Torontoist to NYT: I Know You Are, But What Am I?
If the New York Times were John Travolta, they would be in the Look Who’s Talking stage of their careers. But, seriously. Let’s not go too far with the Ad Hominem Tu Quoque jokes (even though those are the best jokes ever). Instead, let’s look at yesterday’s “Was Canada Too Good To Be True?” article in THE newspaper of record.
With the help of former Ryerson Journalism Ethics Chair Robert Fulford and Super historian Michael Bliss, Times writer Clifford Krauss exposes Canadians for thinking too highly of…ourselves on the North American stage. As it turns out, Canada’s “self-congratulatory virtue is…mixed with some old-fashioned hypocrisy.” Here are some excerpts, along with said hypocrisy:
While Canada signed and ratified the Kyoto accord, making a commitment to cut greenhouse gas emissions 6 percent below 1990 levels from 2008 to 2012, emissions have risen to 24 percent above 1990 levels.
U.S. greenhouse emissions make up about 24 percent of the world total.
According to the Organization for Economic Cooperation and Development, Canada produces more nuclear waste per capita than any other member country and ranks as the fourth per capita emitter of carbon dioxide, following the United States, Australia and Luxembourg.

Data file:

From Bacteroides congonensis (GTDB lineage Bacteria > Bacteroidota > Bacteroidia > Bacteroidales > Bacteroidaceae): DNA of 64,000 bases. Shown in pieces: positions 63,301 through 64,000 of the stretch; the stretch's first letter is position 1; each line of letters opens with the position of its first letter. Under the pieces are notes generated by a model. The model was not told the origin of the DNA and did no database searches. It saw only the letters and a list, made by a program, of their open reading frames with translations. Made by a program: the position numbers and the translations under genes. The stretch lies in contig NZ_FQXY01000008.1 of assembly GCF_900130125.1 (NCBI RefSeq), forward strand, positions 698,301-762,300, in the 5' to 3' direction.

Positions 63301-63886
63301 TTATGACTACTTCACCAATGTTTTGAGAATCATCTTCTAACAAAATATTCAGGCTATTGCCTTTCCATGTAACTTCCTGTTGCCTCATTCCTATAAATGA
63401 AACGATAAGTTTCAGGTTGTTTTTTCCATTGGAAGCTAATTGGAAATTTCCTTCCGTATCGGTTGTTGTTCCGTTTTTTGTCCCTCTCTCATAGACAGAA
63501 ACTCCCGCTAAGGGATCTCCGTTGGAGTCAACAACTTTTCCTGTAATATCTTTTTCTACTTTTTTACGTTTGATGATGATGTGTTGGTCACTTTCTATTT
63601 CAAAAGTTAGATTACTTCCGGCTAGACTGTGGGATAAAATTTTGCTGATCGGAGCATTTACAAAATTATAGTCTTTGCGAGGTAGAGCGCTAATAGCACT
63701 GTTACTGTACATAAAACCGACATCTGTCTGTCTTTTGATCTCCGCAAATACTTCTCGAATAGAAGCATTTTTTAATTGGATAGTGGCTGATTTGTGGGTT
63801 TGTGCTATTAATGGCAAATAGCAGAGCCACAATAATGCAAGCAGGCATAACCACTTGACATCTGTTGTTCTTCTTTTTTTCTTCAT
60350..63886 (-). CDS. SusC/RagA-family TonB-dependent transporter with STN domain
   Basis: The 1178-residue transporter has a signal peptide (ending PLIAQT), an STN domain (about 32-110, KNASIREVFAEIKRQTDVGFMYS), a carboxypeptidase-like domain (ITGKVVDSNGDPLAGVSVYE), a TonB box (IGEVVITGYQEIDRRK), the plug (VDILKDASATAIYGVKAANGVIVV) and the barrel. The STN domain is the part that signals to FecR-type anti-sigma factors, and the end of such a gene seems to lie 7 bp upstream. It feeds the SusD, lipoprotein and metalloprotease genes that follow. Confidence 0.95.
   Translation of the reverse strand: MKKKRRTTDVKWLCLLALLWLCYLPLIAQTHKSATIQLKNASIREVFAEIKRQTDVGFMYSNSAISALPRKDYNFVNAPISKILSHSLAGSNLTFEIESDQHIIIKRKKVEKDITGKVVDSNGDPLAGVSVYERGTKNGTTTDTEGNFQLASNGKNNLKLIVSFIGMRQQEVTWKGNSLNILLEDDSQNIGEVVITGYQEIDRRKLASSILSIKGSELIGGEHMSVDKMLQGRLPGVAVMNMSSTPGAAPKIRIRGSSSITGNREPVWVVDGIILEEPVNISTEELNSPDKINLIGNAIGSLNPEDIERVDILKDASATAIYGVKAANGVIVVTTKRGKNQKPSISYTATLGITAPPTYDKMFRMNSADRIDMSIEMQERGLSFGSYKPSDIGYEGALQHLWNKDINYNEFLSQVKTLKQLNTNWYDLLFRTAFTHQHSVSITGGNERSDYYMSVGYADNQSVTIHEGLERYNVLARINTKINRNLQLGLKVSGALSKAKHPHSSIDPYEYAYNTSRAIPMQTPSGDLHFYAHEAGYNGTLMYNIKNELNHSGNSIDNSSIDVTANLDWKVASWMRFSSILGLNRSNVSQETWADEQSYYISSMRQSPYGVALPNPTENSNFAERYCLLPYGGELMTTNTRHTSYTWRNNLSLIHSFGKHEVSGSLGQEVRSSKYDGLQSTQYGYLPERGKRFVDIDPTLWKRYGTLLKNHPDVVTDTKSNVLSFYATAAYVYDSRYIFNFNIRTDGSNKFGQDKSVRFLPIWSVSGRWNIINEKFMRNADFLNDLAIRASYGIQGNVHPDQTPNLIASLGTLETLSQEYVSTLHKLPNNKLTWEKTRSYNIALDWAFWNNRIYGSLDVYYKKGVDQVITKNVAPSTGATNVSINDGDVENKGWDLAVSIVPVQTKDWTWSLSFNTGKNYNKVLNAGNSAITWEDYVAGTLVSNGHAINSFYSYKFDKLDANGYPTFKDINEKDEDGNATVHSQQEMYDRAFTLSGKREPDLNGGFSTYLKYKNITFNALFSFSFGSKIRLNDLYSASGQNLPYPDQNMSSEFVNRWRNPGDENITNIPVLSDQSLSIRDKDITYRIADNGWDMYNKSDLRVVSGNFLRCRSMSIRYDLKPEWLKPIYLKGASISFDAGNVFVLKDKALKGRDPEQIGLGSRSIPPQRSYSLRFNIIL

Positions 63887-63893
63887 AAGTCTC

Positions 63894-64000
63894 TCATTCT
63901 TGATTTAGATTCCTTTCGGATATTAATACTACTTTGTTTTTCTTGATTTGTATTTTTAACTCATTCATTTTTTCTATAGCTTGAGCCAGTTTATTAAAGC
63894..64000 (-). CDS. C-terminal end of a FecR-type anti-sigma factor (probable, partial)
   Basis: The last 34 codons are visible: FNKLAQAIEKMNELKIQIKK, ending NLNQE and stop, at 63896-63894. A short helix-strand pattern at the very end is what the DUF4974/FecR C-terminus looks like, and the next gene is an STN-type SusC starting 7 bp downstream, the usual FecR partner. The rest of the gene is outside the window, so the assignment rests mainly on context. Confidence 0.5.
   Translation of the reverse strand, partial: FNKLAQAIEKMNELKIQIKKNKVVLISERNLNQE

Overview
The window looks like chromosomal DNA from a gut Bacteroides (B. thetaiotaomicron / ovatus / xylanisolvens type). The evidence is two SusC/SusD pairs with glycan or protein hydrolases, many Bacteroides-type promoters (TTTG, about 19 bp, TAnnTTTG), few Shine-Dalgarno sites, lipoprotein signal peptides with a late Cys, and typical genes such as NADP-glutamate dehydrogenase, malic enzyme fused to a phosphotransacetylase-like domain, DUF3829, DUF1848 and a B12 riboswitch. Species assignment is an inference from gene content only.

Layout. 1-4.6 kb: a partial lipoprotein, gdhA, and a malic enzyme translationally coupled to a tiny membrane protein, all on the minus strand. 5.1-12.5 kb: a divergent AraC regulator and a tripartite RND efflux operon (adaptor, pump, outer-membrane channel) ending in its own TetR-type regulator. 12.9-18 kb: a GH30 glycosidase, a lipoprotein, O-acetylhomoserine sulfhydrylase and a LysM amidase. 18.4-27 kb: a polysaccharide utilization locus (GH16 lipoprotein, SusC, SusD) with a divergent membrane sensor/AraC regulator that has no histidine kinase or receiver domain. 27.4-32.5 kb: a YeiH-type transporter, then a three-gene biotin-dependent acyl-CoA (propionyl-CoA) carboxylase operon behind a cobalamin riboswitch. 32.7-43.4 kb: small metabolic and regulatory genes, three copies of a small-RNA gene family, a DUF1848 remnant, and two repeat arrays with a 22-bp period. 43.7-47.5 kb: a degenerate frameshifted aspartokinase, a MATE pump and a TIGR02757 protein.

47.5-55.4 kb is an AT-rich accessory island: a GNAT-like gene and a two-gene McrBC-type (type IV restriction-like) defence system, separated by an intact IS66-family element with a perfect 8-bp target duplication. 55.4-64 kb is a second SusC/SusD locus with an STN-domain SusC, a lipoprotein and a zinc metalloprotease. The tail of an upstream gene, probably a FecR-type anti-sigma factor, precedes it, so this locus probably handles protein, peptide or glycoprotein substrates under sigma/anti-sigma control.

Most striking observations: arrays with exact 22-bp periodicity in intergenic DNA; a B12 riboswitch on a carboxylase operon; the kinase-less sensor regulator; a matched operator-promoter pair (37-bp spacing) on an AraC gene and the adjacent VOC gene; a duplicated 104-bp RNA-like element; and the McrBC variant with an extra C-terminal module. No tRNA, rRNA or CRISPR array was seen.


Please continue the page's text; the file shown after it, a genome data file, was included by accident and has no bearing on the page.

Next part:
As of 2003, the United States accumulated about 49,000 metric tons of spent nuclear fuel from nuclear reactors. In addition, there will be about 22,000 canisters of solid defense-related radioactive waste.
Canada has been slow to make amends to indigenous Canadians for a century-long policy of forced assimilation, under which parents were forced to send their children to residential schools where they were routinely punished for speaking their native languages and frequently abused sexually. Only a few more than a thousand victims in the schools, the last of which closed in 1986, have received minimal compensation in a process that has been hobbled by delays and bureaucracy.
Did someone say modern-day gulag?
Perhaps no other country puts such a high premium on its own virtue than does Canada.
Perhaps…although we haven’t ‘liberated’ anyone yet. After that, Canada is well on its way to a life of virtue.
Much like our shared environmental and native rights offences, along with that inflated sense of self, it would appear that Americans and Canadians are plagued with similar arrogance and hypocrisy. Some of us (Clifford Krauss) are just more vocal about it.